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The Prison Litigation Reform Act of 1995 amends 42 U.S.C.S. § 1997e(a), and requires a prisoner to exhaust such administrative remedies as are available before suing over prison conditions.
The Prison Litigation Reform Act of 1995 amended 42 U.S.C. § 1997e(a), which now requires a prisoner to exhaust "such administrative remedies as are available" before suing over prison conditions. Petitioner Booth was a Pennsylvania state prison inmate when he began this 42 U.S.C. § 1983 action in Federal District Court, claiming that respondent corrections officers violated his Eighth Amendment right to be free from cruel and unusual punishment by assaulting him, using excessive force against him, and denying him medical attention to treat ensuing injuries. He sought various forms of injunctive relief and money damages. At the time, Pennsylvania provided an administrative grievance and appeals system, which addressed Booth's complaints but had no provision for recovery of money damages. Before resorting to federal court, Booth filed an administrative grievance, but did not seek administrative review after the prison authority denied relief. Booth's failure to appeal administratively led the District Court to dismiss the complaint without prejudice for failure to exhaust administrative remedies under § 1997e(a). The Third Circuit affirmed, rejecting Booth's argument that the exhaustion requirement is inapposite to his case because the administrative process could not award him the monetary relief he sought.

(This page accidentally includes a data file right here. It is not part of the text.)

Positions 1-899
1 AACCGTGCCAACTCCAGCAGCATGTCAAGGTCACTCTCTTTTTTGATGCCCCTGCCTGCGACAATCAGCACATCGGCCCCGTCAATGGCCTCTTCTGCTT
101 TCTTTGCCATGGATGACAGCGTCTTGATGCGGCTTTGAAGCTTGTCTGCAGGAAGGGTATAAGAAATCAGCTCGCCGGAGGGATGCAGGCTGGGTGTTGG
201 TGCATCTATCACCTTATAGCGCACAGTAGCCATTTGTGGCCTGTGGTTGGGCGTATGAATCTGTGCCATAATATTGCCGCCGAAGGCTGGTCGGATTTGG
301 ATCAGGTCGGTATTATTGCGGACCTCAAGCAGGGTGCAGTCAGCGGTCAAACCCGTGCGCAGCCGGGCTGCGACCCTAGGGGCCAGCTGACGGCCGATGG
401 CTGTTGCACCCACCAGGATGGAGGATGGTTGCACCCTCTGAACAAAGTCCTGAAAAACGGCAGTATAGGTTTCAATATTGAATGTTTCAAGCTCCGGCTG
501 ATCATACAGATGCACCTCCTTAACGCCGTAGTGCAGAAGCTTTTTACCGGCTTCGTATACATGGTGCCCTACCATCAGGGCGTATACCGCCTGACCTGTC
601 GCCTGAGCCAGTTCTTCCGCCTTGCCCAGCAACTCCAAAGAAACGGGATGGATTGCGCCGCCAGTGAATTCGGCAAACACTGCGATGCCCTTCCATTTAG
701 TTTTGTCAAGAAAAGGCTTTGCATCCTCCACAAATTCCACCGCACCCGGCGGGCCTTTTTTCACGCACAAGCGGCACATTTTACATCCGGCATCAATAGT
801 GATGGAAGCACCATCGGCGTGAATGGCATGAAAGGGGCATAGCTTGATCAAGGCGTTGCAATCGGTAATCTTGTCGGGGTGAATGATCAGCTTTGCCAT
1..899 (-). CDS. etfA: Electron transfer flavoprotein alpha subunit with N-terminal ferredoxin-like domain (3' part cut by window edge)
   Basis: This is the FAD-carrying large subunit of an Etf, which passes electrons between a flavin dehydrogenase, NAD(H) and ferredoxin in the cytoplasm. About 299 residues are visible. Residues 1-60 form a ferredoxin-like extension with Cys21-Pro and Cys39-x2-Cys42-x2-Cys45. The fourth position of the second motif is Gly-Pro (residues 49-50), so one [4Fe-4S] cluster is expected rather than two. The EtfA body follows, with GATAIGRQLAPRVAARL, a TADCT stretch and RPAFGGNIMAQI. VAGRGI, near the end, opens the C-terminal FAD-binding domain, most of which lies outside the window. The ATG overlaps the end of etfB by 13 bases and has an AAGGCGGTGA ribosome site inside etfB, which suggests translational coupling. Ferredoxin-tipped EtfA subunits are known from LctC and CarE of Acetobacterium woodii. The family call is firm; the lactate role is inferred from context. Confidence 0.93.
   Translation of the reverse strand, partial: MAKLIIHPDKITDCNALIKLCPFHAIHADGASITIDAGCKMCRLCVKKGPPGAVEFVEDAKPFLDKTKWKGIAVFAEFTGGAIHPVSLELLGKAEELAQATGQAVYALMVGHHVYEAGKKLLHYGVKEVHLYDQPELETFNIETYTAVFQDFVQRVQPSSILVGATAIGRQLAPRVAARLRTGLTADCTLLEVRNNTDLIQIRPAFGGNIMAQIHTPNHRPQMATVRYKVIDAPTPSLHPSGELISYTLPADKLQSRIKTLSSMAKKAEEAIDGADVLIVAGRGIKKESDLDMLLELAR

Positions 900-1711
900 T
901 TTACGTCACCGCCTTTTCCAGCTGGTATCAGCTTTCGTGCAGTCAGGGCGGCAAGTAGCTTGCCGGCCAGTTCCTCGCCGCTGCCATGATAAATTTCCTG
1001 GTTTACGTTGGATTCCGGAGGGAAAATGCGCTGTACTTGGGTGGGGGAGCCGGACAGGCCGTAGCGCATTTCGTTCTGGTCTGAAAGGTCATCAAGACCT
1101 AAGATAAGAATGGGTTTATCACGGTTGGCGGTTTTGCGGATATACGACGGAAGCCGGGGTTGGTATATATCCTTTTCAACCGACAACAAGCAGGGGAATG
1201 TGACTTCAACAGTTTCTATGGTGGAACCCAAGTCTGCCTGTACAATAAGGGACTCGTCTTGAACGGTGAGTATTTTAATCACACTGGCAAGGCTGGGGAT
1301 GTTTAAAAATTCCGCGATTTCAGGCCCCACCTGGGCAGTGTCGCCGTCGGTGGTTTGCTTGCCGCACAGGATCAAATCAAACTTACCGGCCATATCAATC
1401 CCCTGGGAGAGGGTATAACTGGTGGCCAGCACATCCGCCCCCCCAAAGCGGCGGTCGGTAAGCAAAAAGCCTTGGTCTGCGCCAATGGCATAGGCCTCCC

Did Subsection (a) of 42 USCS 1997e require Booth to complete prison administrative process before suing over prison conditions even though Booth sought only money damages not recoverable through such process?
The United States Supreme Court held that, even though the administrative procedure could not provide Booth’s requested monetary relief, the Prison Litigation Reform Act of 1995 nonetheless required Booth to exhaust his administrative remedies before filing suit. The required exhaustion of available remedies did not imply that the remedy must provide the requested relief, but rather indicated that whatever procedural means were available had to be exhausted. Further, the statutory elimination of the requirement that the remedy be effective also supported the conclusion that Booth had to exhaust prison administrative remedies irrespective of the forms of relief sought and offered through administrative avenues.